The Evolution of Modern Day Cricket From Third Umpire to Artificial Intelligence Powered Bats
Facebook Twitter google+ RSS Feed

The Evolution of Modern Day Cricket From Third Umpire to Artificial Intelligence Powered Bats

By Sujith Vasudevan, Senior Correspondent, Siliconindia   |   Monday, 29 October 2018, 12:24 Hrs
24
cmt right
25
Comment Right
49
cmt right
10
cmt right
Printer Print Email Email


MODERNIZING CRICKET



From Third Umpire to Artificial Intelligence Powered Bats 



“A historic moment in word cricket! Umpire Cyril Mitchley is not sure and indicating to the third umpire sitting in the room with a television monitor - all for the first time,” said the commentator, when the South African debutant Jonty Rhodes made a run out attempt in the first Test Match of India’s tour of South Africa (at Durban, 1992). It was a huge moment not only in India’s first innings, but also in the entire cricket history, as an intervention by third umpire using the television replies was being used for the first time in world cricket. Alas, when the red light was blazed on the television screen, the batsman who walked back to the dressing room was none other than Sachin Tendulkar!



The Power Bat & More



The Durban Test opened the door way for yet another revolution in cricket. Cut to the present, while living in a smart world of Artificial Intelligence (AI) and Advanced Analytics, cricket can’t turn its face away. The omens of a new generation cricket bat was visible in 2017’s ICC Champions Trophy in the form of a bat sensor - a cap atop the bat handles, which was introduced by Speculur Technologies, powered by Intel. But incorporating a whole new world of novel technologies into the willow and making it a ‘Power Bat’ is Spektacom Technologies - a technology start-up incepted by the former Indian captain and the current Chairman of ICC’s Cricket Committee, Anil Kumble.



Imagine any shot played by a batsman during a live match. With this unique lightweight, Microsoft Azure Sphere-powered ‘sticker’ stuck on the shoulder of the bat, the broadcaster will be enabled to show various data such as speed on impact, twist on impact, and the quality of the shot — percentage proximity of the ball’s contact to the sweet spot of the willow. On the other hand, since this tool, which leverages AI, IoT & Advanced Analytics, is available through a mobile app, the cricketing coaches can study the batsman and given them clear instructions on where to improve .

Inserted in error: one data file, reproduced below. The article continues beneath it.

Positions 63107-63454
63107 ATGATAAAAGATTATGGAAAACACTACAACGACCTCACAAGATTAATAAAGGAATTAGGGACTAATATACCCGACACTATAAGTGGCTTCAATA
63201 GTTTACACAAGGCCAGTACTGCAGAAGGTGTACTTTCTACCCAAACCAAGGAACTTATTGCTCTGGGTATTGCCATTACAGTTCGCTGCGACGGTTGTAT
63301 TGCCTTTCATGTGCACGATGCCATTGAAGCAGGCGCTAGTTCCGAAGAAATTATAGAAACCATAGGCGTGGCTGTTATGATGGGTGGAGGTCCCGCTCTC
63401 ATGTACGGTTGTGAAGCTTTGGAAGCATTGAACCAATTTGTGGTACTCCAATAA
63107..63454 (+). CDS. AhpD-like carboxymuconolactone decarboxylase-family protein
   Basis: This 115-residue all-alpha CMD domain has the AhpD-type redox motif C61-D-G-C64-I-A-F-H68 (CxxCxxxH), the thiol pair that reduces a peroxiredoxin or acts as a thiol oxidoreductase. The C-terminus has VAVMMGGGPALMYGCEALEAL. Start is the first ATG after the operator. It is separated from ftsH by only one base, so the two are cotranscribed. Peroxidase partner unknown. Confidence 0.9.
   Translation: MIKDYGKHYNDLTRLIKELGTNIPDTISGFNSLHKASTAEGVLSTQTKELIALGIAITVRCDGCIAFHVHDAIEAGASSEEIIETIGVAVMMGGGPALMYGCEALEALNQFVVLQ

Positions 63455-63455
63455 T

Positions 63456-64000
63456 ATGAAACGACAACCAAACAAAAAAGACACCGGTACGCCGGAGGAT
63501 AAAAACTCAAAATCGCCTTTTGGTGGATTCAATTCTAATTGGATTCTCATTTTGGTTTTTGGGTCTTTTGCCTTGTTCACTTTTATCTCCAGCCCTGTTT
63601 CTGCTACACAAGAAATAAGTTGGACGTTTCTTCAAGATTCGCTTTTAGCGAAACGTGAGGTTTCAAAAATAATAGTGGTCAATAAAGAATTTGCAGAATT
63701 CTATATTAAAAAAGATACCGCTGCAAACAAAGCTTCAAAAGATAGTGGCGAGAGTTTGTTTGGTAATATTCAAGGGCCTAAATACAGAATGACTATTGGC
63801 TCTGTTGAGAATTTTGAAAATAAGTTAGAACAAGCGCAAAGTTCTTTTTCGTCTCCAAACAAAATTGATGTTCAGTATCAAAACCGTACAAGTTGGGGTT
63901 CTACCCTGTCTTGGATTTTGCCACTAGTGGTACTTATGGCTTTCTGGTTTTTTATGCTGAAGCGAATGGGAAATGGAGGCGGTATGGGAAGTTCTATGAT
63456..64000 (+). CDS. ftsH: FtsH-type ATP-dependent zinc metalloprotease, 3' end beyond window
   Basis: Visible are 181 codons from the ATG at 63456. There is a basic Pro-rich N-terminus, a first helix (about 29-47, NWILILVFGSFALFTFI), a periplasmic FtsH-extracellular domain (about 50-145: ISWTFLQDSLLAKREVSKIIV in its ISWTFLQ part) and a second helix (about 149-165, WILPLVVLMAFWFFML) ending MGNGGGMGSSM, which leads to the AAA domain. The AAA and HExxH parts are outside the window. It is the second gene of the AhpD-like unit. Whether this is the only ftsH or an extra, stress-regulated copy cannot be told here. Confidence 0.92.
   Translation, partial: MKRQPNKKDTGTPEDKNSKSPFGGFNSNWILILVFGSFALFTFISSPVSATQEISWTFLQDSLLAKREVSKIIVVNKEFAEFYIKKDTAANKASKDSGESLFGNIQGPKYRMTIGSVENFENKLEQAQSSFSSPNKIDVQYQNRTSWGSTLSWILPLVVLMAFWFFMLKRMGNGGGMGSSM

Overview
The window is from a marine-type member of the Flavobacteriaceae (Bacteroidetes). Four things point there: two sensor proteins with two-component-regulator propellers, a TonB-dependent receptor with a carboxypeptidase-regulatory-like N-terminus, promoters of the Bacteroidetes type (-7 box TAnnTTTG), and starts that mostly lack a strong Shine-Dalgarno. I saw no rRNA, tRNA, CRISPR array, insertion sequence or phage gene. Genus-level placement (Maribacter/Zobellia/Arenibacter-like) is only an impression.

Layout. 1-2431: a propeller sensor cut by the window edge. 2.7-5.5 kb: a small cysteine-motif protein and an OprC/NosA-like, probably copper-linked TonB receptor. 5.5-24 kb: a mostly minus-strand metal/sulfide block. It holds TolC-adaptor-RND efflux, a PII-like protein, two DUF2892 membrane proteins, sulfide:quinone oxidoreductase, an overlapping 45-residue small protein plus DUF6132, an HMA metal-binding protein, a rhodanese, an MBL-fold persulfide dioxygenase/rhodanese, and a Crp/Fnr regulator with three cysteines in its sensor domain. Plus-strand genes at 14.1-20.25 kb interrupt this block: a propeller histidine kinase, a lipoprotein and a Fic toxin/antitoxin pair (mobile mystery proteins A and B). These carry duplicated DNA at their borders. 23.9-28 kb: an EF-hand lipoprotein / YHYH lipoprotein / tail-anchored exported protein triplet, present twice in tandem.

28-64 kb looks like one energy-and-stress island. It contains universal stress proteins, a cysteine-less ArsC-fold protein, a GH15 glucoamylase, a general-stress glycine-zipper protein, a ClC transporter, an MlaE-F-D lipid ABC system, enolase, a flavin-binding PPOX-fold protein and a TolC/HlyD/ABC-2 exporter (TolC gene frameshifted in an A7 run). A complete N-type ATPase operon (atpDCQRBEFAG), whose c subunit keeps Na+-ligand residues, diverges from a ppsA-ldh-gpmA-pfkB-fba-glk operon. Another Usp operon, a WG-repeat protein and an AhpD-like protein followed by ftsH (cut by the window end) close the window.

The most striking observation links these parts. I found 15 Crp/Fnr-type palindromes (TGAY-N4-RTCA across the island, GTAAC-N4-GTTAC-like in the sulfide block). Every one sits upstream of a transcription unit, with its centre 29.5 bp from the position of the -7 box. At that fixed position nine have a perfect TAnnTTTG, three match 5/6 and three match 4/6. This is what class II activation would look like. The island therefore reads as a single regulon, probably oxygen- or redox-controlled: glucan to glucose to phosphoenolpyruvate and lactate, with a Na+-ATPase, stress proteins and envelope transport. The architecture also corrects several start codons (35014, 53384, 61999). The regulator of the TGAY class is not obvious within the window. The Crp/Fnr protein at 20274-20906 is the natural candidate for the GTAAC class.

While power bat is just a new addition to the gentlemen’s game, let’s go back in time to when technology first became a part of the game.



The Commencement of Technology Era



In fact, ever since the technology revolution took off, the beautiful game of cricket has always been an ideal acceptor of novel innovations, making the live broadcast and the game itself more interesting and highly influential over the years. Let’s rewind a few decades and see how it all began and carried on.



Many of the technologies that made a way into the cricket field in the last two decades have prevailed over time and are still in use to power the latest Decision Review System (DRS). The technologies that make cricket almost a suspense thriller and an amazing television experience include Snickometer, Hawk Eye (UDSC), Stump Camera, LED Bails, SpiderCam, Drones, and appreciably more.



A micro-voice based technology invented by English computer scientist, Allan Plaskett in the mid-1990s, the Snickometer has become a key technology in terms of decision making. The variation in magnitude of sound waves helps the umpire to find out if the ball touched the bat on the way through to the wicketkeeper. While Snicko generally helps in keeper-catches and Leg Before Wicket (LBW) in some cases, the Hawk Eye (UDSC) - a technology that visually tracks the ball and displays a record of its statistical path, currently is the most important part of LBW decision making. Developed by Dr. Paul Hawkins from the UK, Hawk Eye makes the television broadcast more interactive. When it comes to the decision making on run outs and stumping, more often than not, Stump Camera & LED Bails together do the job. Developed by Bronte EcKermann, an Australian mechanical industrial designer, the LED Bails are an expensive solution to precisely spot falling of the bails.



The experience of watching cricket matches in television got better with every year passed, and the SpiderCam & Drone took it to a whole new level in the recent past. First used in the Indian Cricket League, SpiderCam became a fan-favorite, manifesting the aesthetic views of on-field actions from extraordinary angles. The Drone Camera, which was introduced by Intel at ICC Champions Trophy - 2017 for Advanced Pitch Analysis, now presents even more aesthetic panoramas. However, now it’s the turn of Power Bat, and hopefully, it will also prevail over time. 



The Fan Time is On



Besides the arrival of Power Bat, embedding sensors inside the ball to capture unprecedented bowling data, helmet to improve the safety of players using data, and electronic fan bands to enliven the entertainment are also well on the deck, thanks to miscellaneous technology companies. Though, this advanced technology revolution in cricket won’t be walk in the park as the game of cricket is interestingly known for the superstitions within players who often are unwilling to make alterations to their gears. It will be quite engrossing to witness this beautiful game transforming through these technologies.



Read more news:



All phones in India to have 4G by 2020: Mukesh Ambani



iOS 12.1 to bring Group FaceTime, dual-SIM support



Write your comment now
Submit Reset
SPOTLIGHT